Q & A with Gladwyn White on South Africa’s 2022 target

White is a member of SAFA's national executive

White is a member of SAFA’s national executive

With a week before the 2015 FIFA World Cup U-17, the South African Football Association (SAFA) caught up with Gladwyn White, member of the National Executive Committee and Head of Delegation to Amajimbos.

Here follows their full interview:

SAFA: HOD, thank you for speaking to us. You must be very proud of this team and the accomplishments they have reached in just over a year?

GW: Thank you so much for the opportunity. Yes! Indeed, it has been a long journey. I was extremely fortunate to be entrusted (by the President) with the responsibility for this particular assignment. We have had proud and priceless relationships built in the camp from day one. Very few people gave us a chance to proceed beyond expectations. Our good story started way back in June 2014 with camps in Gaborone and Maseru under frozen conditions and extremely low temperatures. We struggled against Tanzania in Dar es Salaam with a stalemate draw, but managed to finish the job in the return leg. After dealing with Egypt, it was always going to be a difficult task to conquer the rest of the continent particularly the West, North and Central parts of it, but we managed.

SAFA: We are counting down to the kick off of the 2015 FIFA World Cup U-17, are you nervous about how the team will perform?

GW: When we started our story, we termed it “The Road to Niger” and when we finally got on that road, the tune changed to “The Road to Chile”. We found ourselves in the most difficult group of the 2015 CAN, which consisted of Ivory Coast (defending African Champions by then), Mali and Cameroon. Being on the world stage for the first time can be intimidating at times; however, one can always look back and make some relevant references of how you survived to be where you are. We are here on merit after adequately and amicably dealt with Ivory Coast, Cameroon and Nigeria (the nemesis of African Football). These boys have big hearts and are always ready to fight for what they deserve. We’re here to compete with the other 23 countries and not to be the 24th country.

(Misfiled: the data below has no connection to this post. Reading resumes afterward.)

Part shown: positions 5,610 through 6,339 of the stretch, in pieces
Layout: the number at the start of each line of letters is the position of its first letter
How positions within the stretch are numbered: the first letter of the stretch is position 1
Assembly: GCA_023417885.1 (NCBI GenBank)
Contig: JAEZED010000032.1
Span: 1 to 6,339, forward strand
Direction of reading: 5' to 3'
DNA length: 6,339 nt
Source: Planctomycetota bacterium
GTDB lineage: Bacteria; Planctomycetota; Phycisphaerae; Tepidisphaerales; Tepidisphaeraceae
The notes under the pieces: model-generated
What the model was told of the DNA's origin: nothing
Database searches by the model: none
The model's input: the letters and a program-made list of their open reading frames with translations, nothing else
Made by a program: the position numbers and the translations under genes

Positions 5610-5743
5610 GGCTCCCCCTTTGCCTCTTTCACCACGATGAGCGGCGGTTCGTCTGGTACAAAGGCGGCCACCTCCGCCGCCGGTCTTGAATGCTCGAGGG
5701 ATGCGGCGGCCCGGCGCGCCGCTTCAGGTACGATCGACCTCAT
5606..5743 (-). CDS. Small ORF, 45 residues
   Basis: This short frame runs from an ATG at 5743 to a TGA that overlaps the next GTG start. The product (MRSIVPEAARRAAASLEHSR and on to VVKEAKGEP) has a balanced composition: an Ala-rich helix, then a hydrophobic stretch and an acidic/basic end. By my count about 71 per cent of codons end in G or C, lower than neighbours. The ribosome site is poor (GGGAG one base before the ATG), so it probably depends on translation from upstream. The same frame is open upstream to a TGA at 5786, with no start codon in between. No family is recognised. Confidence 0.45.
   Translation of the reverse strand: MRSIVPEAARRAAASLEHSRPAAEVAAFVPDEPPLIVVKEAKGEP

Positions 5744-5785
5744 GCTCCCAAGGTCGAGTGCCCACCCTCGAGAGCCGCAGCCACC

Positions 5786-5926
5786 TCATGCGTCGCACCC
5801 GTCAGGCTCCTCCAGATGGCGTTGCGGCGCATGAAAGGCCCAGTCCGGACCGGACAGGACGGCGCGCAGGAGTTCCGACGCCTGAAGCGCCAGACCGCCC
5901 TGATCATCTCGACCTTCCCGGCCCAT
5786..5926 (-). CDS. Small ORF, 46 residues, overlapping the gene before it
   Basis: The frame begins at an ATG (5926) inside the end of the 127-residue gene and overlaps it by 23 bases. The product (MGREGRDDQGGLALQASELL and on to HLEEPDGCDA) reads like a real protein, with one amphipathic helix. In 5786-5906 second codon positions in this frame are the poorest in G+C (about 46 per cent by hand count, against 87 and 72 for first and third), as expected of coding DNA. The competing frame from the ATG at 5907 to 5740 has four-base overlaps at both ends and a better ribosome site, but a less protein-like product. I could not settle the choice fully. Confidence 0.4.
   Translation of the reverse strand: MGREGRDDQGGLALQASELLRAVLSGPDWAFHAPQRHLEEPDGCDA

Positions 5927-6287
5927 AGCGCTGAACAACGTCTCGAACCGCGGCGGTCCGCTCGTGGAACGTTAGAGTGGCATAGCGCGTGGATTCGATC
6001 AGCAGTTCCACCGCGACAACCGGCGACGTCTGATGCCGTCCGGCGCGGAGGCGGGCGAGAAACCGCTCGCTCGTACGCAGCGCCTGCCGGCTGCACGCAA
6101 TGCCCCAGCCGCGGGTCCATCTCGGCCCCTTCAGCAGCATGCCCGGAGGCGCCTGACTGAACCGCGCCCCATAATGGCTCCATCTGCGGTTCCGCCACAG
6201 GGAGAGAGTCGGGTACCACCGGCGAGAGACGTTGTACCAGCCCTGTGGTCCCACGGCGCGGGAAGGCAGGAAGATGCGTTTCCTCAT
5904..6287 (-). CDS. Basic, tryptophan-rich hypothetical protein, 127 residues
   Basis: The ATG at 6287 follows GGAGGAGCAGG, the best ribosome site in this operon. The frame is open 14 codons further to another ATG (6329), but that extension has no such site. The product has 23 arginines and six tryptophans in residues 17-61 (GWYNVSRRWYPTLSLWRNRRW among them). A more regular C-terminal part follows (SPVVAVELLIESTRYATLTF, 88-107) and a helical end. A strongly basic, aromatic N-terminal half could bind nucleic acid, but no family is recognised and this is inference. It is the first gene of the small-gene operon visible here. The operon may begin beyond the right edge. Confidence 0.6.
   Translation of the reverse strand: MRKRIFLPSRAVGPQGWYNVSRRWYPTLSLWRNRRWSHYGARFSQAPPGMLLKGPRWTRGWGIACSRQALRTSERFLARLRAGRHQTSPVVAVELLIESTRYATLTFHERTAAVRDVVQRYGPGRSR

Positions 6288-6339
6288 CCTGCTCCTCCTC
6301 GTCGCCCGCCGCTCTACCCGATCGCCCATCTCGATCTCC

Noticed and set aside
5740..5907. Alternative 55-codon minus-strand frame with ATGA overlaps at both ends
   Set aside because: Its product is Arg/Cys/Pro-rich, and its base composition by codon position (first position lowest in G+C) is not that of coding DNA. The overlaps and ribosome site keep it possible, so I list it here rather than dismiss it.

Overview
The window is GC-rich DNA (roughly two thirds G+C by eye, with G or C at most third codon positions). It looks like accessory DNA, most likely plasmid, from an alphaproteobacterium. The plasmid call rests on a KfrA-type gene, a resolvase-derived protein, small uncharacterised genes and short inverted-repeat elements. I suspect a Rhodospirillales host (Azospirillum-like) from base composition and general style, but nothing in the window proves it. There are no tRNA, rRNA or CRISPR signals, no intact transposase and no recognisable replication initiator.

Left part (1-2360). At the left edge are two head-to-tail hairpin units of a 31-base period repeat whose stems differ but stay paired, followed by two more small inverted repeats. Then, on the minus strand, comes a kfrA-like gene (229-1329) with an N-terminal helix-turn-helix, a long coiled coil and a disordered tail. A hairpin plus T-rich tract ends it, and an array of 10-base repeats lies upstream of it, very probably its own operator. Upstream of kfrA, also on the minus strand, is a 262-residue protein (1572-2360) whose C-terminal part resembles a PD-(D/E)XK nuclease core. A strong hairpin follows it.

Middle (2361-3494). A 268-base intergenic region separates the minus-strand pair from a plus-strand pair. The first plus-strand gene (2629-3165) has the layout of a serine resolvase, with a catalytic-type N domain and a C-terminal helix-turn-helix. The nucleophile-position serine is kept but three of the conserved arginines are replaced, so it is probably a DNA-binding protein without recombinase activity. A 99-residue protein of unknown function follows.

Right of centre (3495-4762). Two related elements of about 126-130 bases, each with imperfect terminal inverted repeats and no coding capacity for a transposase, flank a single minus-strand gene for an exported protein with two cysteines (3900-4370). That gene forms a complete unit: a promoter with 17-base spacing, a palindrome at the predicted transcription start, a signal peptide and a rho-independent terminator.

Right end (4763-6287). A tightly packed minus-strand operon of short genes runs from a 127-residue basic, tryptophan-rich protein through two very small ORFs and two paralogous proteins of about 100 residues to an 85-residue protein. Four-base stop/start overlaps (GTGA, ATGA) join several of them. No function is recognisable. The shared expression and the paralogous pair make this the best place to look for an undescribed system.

SAFA: In your opinion, what does the tournament mean for the future of South African football?

GW: We are at that stage where every South African will be able to make a reference to this team, after a couple of years moving into the unknown future. The experience of competing at the highest level would benefit the players’ profiles; as it would open real possibilities for their respective careers. Once those “rare” international career opportunities are explored, then South African football will benefit immensely. This crop of players will then present an immediate pool for the levels above their category.

SAFA: The South Africa Football Association is working on what is called Vision 2022, please explain to us what this vision is and what the prospects of this team succeeding in the world cup means for the Association?

GW: SAFA’s ‘7 Streams of Success’ are:

1. “Develop and entrench a uniform South African National Football Philosophy.
2. Build rich and robust talent identification and development pipeline that starts at U13 at a Local Football Association (LFA) level.
3. Build and administer a comprehensive national competitions framework, built on a foundation of licensed and developed clubs.
4. Train and deploy sufficient coaches to create a 1:20 ratio of coach to players (100,000 coaches in ten years or 10,000 per annum).
5. Upgrade football infrastructure and administration at all levels.
6. Identify and utilize the best technology at all levels.
7. Utilize the best researched and most up to date practice of Sports Science and medicine to ensure full development of players.”

The success of this team came in very fast; however, every good thing coming their way is very much appreciated. Being the first ever to qualify for such a big stage, this team can be accepted as the heritage, pride and the future of the South African Football.

SAFA: What do you think awaits this group of players, post the world cup?

GW: I am only skeptic about one thing; once these boys sign their pro-contract, then the trouble will start. Clubs won’t avail them as often as they do now. This crop of players work for each other and are progressing as a team and we do not necessarily rely on individual stars. This is the biggest stage for them to navigate their desired international careers by impressing scouts.

SAFA: Do you have a message to the supporters back home, who are fully behind Amajimbos?

GW: We are busy writing the final chapter of a good story that started way back in June 2014. The coach has kept the core of the team and the Association has boosted the technical team to make certain tasks very much easier. We know that we have spoilt supporters with good results all along and we promise to keep the status quo. We trust that the accumulated experience from Niamey will be utilized and applied to the best of our abilities in the World Cup.